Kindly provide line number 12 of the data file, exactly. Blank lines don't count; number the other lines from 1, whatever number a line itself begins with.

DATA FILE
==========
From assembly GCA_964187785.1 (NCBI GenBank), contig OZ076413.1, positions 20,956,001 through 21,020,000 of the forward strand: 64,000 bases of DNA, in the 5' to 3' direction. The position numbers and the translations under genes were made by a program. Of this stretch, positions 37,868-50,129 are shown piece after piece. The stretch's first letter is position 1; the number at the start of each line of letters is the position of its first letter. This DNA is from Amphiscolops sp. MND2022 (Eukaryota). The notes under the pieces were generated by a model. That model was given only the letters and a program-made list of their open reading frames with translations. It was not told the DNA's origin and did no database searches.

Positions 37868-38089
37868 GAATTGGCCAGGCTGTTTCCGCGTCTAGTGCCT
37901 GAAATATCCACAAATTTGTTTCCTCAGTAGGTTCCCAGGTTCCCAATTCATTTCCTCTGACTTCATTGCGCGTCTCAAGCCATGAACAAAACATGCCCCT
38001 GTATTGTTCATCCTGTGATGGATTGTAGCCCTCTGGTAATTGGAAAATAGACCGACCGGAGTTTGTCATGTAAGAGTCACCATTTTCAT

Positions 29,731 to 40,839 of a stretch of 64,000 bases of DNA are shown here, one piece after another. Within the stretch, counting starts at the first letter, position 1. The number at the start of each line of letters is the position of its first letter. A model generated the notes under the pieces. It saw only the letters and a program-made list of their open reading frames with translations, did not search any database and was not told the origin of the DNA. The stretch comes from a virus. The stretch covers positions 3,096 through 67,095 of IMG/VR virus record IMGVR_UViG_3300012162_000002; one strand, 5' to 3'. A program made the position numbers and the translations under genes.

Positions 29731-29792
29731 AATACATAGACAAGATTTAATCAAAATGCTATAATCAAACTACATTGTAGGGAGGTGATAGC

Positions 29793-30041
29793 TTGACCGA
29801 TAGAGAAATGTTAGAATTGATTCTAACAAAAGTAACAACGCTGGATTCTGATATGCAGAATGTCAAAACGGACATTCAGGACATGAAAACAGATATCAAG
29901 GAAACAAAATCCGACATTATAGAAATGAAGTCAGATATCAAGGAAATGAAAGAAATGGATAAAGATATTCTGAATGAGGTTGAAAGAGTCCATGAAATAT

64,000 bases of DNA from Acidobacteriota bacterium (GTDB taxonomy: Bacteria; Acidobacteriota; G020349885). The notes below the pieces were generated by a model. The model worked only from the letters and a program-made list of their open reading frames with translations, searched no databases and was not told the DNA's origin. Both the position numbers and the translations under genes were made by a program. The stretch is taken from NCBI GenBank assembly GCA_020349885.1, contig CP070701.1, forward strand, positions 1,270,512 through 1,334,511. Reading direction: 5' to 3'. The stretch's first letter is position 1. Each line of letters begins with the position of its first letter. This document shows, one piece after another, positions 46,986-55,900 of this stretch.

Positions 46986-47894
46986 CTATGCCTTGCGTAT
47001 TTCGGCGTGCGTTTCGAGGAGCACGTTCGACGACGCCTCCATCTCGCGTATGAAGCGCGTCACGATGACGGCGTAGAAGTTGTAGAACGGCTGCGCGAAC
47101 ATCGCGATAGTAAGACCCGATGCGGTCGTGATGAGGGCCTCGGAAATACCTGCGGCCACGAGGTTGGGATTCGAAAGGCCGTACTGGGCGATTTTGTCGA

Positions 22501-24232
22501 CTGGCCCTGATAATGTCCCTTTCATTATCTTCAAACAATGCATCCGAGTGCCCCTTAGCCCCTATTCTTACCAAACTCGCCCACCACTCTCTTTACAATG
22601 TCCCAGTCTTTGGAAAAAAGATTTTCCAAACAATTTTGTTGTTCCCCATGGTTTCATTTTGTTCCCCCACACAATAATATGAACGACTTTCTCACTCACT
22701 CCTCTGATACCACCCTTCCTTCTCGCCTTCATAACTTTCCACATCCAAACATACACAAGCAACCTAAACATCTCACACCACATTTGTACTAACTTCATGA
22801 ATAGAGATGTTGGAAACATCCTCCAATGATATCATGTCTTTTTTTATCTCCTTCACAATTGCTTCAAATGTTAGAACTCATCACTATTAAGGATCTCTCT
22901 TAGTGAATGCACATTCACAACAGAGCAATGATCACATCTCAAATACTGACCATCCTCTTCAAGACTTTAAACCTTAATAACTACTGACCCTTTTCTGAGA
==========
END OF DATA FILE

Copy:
29901 GAAACAAAATCCGACATTATAGAAATGAAGTCAGATATCAAGGAAATGAAAGAAATGGATAAAGATATTCTGAATGAGGTTGAAAGAGTCCATGAAATAT